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What Is Zombie Debt?

Is there anything worse than debt? Yeah, in fact, there actually is. It’s a little something called zombie debt. And it’s back from the debt graveyard to haunt you with nightmares from the great beyond.

Think that sounds scary enough? Sometimes that zombie debt isn’t even your debt! (Insert scary screams here.) But you don’t have to live in fear. There are steps you can take to bury zombie debt for good.


Key Takeaways

  • Zombie debt is old debt that collectors are trying to get you to pay.
  • If you pay anything toward zombie debt, it can revive the debt.
  • You can request a debt validation letter and dispute the debt if it isn’t yours.

What Is Zombie Debt?
Tactics Zombie Debt Collectors Use
What to Do if You’re Contacted About Zombie Debt
How to Protect Yourself From Zombie Debt

What Is Zombie Debt?

Zombie debt (sometimes called phantom debt) is old debt that’s come back to haunt you. This could be either debt you’ve already paid off, debt that’s too old to be collected, or debt that belongs to someone else entirely. Basically, debt collectors are trying to get money they have no legal right to go after. But that won’t stop them from trying.

Beware: If you fall for the trick and pay even one penny toward zombie debt, you revive the debt—giving the debt collectors permission to collect!

You’re probably thinking, there’s no way I would pay a debt that isn’t mine. But you’d be surprised at how often this tactic works. In fact, 56% of consumer complaints to the Consumer Finance Protection Bureau (CFPB) are about collectors trying to collect debt not owed by the consumer.1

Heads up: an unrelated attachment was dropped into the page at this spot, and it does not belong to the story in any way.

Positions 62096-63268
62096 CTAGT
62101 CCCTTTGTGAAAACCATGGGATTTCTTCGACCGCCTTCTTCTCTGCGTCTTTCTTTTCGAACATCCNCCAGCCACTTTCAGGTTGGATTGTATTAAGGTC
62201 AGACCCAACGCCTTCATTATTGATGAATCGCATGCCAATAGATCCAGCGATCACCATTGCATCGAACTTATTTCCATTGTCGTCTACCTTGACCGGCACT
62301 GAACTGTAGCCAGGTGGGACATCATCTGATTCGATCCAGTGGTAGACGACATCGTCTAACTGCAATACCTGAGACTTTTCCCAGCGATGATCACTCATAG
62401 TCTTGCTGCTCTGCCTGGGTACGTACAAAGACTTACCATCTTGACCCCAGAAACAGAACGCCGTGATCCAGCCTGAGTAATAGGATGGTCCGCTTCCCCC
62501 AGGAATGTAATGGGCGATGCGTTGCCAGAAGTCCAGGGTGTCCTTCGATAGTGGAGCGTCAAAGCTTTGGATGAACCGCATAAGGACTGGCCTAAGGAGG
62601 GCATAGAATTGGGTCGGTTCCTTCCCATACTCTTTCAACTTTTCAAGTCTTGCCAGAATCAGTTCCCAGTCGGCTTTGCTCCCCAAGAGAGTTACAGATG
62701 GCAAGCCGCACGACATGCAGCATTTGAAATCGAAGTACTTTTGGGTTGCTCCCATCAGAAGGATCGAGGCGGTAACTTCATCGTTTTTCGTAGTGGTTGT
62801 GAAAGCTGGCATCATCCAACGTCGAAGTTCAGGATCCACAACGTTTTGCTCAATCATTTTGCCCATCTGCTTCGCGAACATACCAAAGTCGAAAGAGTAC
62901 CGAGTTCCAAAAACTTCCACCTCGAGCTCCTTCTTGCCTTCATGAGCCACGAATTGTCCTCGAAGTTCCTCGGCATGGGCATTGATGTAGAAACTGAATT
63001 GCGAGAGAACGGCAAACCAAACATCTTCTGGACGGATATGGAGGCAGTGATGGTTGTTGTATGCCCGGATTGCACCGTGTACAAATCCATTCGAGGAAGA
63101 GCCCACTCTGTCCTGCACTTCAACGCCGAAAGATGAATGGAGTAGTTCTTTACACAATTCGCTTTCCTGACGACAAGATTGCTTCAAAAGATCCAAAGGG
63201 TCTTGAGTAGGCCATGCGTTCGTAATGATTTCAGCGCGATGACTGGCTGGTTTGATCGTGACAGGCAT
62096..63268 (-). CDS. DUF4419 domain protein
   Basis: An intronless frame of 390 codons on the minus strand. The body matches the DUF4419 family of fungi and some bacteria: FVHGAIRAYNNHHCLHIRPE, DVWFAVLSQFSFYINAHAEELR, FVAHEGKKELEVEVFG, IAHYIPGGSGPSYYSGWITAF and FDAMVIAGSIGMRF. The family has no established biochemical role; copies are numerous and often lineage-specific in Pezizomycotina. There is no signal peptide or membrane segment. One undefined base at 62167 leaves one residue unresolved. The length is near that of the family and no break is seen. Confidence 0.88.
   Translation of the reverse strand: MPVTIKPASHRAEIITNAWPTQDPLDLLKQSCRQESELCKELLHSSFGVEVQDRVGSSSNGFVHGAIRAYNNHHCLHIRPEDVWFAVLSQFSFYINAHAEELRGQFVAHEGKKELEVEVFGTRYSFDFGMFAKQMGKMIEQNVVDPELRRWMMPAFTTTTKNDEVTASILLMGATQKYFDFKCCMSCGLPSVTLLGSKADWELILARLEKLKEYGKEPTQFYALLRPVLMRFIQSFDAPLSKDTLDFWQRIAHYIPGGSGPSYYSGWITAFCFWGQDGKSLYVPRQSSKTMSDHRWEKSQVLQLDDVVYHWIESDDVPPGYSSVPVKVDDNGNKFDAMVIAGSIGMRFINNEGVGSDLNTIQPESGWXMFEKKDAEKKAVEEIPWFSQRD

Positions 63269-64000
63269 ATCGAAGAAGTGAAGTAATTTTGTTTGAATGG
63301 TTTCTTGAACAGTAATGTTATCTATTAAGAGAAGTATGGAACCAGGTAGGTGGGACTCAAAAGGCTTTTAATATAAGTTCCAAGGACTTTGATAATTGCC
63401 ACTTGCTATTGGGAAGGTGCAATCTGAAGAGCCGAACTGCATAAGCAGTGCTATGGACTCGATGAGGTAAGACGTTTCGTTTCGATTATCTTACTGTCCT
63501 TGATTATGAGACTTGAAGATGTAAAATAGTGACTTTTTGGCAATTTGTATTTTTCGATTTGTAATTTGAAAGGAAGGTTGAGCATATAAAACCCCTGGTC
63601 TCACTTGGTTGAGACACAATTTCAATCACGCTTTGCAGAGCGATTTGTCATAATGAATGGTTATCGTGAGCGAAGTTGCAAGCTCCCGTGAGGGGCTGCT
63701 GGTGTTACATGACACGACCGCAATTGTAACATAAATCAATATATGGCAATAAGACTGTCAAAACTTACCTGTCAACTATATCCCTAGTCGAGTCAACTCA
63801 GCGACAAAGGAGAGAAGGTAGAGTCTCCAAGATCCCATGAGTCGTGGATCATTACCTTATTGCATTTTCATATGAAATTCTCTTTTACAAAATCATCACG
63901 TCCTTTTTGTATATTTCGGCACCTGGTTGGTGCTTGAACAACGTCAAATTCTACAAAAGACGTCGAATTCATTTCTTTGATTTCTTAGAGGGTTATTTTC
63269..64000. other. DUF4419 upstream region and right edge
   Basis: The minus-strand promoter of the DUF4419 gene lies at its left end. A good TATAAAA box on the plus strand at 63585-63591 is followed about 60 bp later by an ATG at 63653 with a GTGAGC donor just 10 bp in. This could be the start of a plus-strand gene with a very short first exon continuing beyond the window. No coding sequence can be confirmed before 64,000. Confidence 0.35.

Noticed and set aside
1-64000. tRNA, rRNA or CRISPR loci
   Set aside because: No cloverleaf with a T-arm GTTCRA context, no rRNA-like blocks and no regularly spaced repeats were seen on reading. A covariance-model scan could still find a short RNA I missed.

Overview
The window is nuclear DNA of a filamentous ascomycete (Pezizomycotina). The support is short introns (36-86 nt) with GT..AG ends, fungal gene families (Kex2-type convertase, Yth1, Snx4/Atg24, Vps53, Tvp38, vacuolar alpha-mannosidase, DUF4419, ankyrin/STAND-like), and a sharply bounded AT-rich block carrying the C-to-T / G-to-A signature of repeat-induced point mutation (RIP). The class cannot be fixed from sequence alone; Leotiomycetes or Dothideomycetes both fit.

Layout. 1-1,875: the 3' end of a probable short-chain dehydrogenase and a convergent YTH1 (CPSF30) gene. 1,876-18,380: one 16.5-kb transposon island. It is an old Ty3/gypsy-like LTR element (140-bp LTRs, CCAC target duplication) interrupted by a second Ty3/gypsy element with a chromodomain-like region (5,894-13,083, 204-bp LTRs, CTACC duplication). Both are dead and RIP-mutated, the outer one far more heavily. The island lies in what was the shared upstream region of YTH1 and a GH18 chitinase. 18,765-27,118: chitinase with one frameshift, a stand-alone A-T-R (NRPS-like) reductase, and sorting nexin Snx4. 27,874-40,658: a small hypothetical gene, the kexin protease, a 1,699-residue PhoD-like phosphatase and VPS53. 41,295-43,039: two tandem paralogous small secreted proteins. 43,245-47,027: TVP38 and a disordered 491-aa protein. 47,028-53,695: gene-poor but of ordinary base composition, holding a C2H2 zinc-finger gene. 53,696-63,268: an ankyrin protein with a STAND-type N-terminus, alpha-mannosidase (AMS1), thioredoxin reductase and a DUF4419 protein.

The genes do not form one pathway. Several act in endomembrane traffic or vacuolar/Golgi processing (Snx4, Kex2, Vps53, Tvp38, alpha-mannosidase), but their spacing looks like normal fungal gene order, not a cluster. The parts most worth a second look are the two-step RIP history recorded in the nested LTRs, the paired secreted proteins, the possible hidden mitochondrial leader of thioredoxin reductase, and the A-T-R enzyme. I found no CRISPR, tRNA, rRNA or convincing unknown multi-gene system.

You see, these debt collectors are really good at their jobs, and if they see an old debt to resurrect (no matter how old it is or who owes it), they want that money. And they’ll do their best to get it from you.

Types of Zombie Debt

  • Settled debts: These are debts that have already been discharged—whether through a bankruptcy or another avenue. With settled debts, you should have written proof from your lender that you’re no longer responsible for the debt.
  • Time-barred debts: If you borrowed money and didn’t repay it, collectors aren’t allowed to sue you after a period of time (this is called the statute of limitations). But if you make a payment, it will reset the clock!
  • Debts that have fallen off your credit report: After seven years, unpaid debts fall off your credit report. But debt collectors can still try to scare you with them.
  • Debts that aren’t even yours: The debt collector might think you’re someone else or it could mean you’ve been the victim of identity theft. Either way, you’re not responsible for paying a debt that isn’t yours. 

Collectors contact the wrong people all the time, so don't listen to their bluffs. You aren’t responsible for any debt you personally didn’t sign for (which is also why you should never cosign for someone’s debt). So if you don't owe, don't let collectors bully you into paying.

Tactics Zombie Debt Collectors Use